point transportation within the United States, which did not impact the 
NAFTA land transportation provisions.
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    \2\ 67 FR 71795 (November 27, 2002).
---------------------------------------------------------------------------

    In March 2002, FMCSA issued Interim Final Rules that fulfilled a 
Congressional mandate to ensure the safe operation of Mexican vehicles 
in the United States. Several organizations filed suit in the U.S. 
Court of Appeals for the Ninth Circuit challenging those rules. The 
Court set aside the rules, and the United States sought Supreme Court 
review of the decision. In 2004, the Supreme Court reversed the Ninth 
Circuit and upheld the Agency's Interim Final Rules (Department of 
Transportation, et al. v. Public Citizen, et al., 541 U.S. 752 (2004)).
    Congress, however, subsequently passed Section 6901 of the U.S. 
Troop Readiness, Veterans' Care, Katrina Recovery, and Iraq 
Accountability Appropriations Act of 2007,\3\ imposing further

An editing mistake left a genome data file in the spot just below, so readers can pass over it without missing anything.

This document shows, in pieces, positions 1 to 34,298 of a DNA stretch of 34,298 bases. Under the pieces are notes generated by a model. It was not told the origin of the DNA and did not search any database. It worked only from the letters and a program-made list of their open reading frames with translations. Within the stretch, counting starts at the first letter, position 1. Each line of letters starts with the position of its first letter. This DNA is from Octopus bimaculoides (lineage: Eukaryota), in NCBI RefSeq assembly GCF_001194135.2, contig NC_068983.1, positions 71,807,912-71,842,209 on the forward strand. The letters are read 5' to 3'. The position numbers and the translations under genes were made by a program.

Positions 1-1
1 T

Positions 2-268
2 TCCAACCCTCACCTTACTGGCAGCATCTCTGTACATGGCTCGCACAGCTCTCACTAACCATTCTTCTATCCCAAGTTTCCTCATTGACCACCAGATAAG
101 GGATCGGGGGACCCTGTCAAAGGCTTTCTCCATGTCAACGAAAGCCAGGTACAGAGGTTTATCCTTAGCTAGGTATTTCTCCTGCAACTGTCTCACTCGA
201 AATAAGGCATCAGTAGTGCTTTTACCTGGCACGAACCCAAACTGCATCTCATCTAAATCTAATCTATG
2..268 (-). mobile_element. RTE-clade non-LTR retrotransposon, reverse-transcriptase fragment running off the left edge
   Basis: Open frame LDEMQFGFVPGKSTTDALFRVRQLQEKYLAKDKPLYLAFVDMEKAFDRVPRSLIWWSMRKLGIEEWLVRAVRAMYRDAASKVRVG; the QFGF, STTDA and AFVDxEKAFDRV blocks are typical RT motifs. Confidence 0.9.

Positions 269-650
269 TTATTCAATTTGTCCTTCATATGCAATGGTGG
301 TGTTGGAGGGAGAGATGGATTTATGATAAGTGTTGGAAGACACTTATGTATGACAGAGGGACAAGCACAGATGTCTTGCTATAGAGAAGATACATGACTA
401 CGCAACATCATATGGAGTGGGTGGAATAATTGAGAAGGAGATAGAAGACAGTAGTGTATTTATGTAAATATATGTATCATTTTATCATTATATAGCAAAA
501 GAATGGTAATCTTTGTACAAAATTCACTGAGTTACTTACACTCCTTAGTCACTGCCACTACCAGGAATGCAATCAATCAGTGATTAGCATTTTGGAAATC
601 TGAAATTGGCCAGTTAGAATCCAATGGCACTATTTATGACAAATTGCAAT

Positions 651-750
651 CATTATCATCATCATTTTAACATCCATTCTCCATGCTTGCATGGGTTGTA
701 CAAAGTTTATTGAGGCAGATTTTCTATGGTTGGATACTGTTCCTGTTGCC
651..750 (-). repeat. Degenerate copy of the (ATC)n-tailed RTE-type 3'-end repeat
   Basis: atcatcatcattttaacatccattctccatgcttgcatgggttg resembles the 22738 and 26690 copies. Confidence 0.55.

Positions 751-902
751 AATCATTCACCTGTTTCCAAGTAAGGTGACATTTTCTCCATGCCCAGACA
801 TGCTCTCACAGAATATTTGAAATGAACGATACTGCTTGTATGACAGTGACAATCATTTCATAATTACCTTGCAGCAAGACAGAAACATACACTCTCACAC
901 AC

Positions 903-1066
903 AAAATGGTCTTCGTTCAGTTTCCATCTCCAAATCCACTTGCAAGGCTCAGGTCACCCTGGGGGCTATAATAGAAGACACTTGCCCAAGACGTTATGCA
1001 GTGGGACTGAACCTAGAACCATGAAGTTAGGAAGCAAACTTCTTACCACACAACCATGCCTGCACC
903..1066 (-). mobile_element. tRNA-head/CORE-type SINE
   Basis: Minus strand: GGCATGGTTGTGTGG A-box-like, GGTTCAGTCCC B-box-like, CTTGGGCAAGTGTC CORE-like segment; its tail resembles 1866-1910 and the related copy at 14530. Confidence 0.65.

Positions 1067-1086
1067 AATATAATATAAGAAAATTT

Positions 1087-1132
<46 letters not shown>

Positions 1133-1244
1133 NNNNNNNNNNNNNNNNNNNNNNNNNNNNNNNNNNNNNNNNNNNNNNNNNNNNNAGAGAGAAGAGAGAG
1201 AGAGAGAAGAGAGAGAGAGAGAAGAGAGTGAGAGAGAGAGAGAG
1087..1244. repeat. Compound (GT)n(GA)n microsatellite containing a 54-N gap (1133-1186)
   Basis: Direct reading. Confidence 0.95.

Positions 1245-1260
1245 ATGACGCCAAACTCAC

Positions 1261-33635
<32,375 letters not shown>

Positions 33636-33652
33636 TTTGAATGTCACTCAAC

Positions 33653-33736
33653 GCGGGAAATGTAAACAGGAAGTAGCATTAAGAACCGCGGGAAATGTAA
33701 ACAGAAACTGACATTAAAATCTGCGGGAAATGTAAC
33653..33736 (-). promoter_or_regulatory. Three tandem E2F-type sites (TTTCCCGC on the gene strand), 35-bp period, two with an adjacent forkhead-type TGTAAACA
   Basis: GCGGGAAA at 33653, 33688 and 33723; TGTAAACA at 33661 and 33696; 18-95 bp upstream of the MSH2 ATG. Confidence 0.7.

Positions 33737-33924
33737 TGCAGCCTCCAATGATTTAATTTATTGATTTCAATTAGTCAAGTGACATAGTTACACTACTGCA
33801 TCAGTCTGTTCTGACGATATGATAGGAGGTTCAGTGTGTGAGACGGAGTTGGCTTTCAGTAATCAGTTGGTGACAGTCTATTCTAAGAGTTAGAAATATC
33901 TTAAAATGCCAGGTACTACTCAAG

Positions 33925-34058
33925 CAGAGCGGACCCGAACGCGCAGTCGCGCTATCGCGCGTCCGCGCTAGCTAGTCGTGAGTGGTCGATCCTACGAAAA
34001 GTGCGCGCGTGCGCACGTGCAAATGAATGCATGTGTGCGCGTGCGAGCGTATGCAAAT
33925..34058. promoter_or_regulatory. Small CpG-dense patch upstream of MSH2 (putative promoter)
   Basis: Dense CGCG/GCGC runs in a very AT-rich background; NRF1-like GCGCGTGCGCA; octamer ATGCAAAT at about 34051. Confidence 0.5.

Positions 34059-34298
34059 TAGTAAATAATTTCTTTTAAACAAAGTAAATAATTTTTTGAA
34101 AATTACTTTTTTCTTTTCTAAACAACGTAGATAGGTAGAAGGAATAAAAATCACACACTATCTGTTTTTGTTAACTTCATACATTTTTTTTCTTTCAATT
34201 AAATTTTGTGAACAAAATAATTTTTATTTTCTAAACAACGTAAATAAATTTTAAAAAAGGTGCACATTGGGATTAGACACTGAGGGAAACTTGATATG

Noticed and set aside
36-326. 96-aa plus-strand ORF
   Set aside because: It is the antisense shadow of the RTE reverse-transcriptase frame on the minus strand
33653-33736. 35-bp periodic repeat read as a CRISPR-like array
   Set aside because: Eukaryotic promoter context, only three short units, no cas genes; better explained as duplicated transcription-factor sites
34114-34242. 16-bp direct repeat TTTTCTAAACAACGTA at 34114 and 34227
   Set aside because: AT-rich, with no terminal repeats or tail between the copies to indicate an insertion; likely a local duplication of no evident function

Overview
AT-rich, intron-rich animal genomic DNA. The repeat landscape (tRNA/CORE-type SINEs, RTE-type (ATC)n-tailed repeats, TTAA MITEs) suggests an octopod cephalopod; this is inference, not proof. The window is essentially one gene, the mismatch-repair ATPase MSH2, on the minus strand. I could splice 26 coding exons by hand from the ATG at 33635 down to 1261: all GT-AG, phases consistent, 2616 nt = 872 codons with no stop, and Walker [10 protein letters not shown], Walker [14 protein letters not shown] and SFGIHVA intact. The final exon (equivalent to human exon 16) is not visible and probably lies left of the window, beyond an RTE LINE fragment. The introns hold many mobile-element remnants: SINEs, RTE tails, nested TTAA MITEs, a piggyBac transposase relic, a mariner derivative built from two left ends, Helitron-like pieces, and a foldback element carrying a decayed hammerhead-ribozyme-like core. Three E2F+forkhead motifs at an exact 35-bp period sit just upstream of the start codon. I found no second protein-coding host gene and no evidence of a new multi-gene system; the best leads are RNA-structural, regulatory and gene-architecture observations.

limitations on the Agency's ability to expend appropriated funds to 
issue operating authority to Mexico-domiciled motor carriers. The 
Agency was unable to process applications for long-haul operating 
authority from Mexico-domiciled motor carriers until a pilot program 
was completed pursuant to these new requirements.
---------------------------------------------------------------------------

    \3\ Public Law 110-28, 121 Stat. 112, 183, (May 25, 2007).
---------------------------------------------------------------------------

    From October 14, 2011, through October 10, 2014, FMCSA conducted a